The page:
Fun Star: eLearning relies on young blood
This article is a work of satire, and is not intended to be taken seriously in any way. Any resemblance to actual events is purely coincidental, and any quotes should not be regarded with any degree of seriousness.
A recent Sun Star investigation has revealed more than 65 percent of UAF eLearning courses are being taught by one middle school student based out of Ketchikan.
Chad Scham, 14, has been posing as several professors and managing multiple courses over a variety of subjects including marketing, economics, ethics and political science.
“I basically look up a textbook with the same name as the class and assign a chapter each week,” Scham said. “It’s easy to find pre-made multiple choice tests from the book and online. Blackboard does the rest.”
Some online students were unsurprised that Scham had been teaching courses.
“I mean, I feel like I was basically just part of an expensive book club,” Mary O’Heffernan, a freshman student taking an online English course, said. “It’s really not surprising that it was being taught by some kid, it seemed like the prof was putting in no effort at all.”
Gregory Chapman, a business major, had a similar experience.
“I could have gotten the exact same information by just reading the book by myself,” Chapman said. “I’m frustrated that I’m paying $700 in tuition to read a book.”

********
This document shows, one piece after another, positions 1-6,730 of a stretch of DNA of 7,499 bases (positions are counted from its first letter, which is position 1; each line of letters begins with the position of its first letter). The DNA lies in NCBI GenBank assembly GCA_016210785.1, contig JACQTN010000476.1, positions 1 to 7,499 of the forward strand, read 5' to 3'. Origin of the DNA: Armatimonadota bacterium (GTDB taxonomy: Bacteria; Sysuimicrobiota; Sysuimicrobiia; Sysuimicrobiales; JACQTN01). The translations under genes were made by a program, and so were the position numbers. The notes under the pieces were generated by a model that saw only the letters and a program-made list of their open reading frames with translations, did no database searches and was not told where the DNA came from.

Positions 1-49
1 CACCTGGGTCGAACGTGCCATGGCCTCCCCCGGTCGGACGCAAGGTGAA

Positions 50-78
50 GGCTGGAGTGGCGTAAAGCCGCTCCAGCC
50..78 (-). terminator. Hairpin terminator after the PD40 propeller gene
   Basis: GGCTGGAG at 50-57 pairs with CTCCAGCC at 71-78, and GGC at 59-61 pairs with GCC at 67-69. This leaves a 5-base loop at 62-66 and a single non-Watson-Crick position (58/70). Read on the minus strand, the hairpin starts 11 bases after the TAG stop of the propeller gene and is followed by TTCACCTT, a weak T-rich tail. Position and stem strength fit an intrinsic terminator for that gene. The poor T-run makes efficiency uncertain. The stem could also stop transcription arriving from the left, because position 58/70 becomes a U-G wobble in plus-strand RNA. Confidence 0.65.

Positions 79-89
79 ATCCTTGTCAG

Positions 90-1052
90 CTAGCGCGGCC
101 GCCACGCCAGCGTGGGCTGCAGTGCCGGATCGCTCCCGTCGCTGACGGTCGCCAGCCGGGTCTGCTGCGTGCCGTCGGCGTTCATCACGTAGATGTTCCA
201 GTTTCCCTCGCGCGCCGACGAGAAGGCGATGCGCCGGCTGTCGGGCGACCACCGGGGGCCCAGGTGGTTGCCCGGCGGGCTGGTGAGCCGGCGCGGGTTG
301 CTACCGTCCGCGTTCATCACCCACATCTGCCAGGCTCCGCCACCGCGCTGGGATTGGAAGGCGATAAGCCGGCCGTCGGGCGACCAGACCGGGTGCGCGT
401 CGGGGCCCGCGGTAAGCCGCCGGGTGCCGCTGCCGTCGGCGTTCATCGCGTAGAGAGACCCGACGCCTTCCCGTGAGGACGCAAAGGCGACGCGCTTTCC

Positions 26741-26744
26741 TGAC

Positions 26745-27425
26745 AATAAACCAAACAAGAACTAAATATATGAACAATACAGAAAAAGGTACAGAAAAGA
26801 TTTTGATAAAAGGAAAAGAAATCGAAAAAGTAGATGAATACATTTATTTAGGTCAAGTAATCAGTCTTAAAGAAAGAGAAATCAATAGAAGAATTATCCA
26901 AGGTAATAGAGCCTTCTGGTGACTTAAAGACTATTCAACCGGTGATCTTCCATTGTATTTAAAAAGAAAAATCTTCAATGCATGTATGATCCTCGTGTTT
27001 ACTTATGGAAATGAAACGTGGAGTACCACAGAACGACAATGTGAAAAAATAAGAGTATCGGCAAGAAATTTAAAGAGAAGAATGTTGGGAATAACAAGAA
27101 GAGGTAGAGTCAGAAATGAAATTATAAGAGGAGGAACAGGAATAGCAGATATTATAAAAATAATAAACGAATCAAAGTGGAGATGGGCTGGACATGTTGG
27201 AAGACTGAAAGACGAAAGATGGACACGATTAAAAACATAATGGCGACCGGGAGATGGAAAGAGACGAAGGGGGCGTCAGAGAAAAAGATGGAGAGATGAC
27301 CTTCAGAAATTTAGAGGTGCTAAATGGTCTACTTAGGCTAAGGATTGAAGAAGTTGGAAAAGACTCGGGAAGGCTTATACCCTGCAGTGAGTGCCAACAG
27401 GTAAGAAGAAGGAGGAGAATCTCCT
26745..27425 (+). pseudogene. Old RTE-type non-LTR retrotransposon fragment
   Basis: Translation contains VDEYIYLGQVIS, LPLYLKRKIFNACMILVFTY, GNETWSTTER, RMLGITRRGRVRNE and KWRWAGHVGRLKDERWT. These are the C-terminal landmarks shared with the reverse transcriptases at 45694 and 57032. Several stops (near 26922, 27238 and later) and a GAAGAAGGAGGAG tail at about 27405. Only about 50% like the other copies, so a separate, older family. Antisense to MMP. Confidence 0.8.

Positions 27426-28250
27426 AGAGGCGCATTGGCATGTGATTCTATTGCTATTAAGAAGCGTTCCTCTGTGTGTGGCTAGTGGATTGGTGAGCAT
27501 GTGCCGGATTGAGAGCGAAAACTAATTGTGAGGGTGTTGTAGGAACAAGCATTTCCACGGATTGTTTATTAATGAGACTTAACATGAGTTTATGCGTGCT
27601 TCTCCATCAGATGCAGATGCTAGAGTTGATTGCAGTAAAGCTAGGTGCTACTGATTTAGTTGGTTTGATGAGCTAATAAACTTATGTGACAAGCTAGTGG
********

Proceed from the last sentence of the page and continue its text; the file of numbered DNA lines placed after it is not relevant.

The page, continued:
Currently, eLearning tuition is $576 for lower-level classes and $696 for upper-level classes.
Although he admits fault, Scham insists his decision to teach the courses was for good reason.
“Honestly, getting a good education is so, so important and I feel for my students,” Scham said. “That’s why I decided to do the classes, I’m saving money for college.”
UA representatives say they don’t know how Scham was hired, but stress the upsides.
“Teaching college classes was likely a very exciting and educational opportunity for Chad,” UA spokesperson Marmian Grimes said. “It also saved the university thousands of dollars in professor salaries, since Chad was doing the work of about 20 eLearning professors.”
eLearning staff and other administrators refused further comment, however Jim Johnsen, who claimed to be UA system president, said he may consider duplicating Scham and his approach to teaching.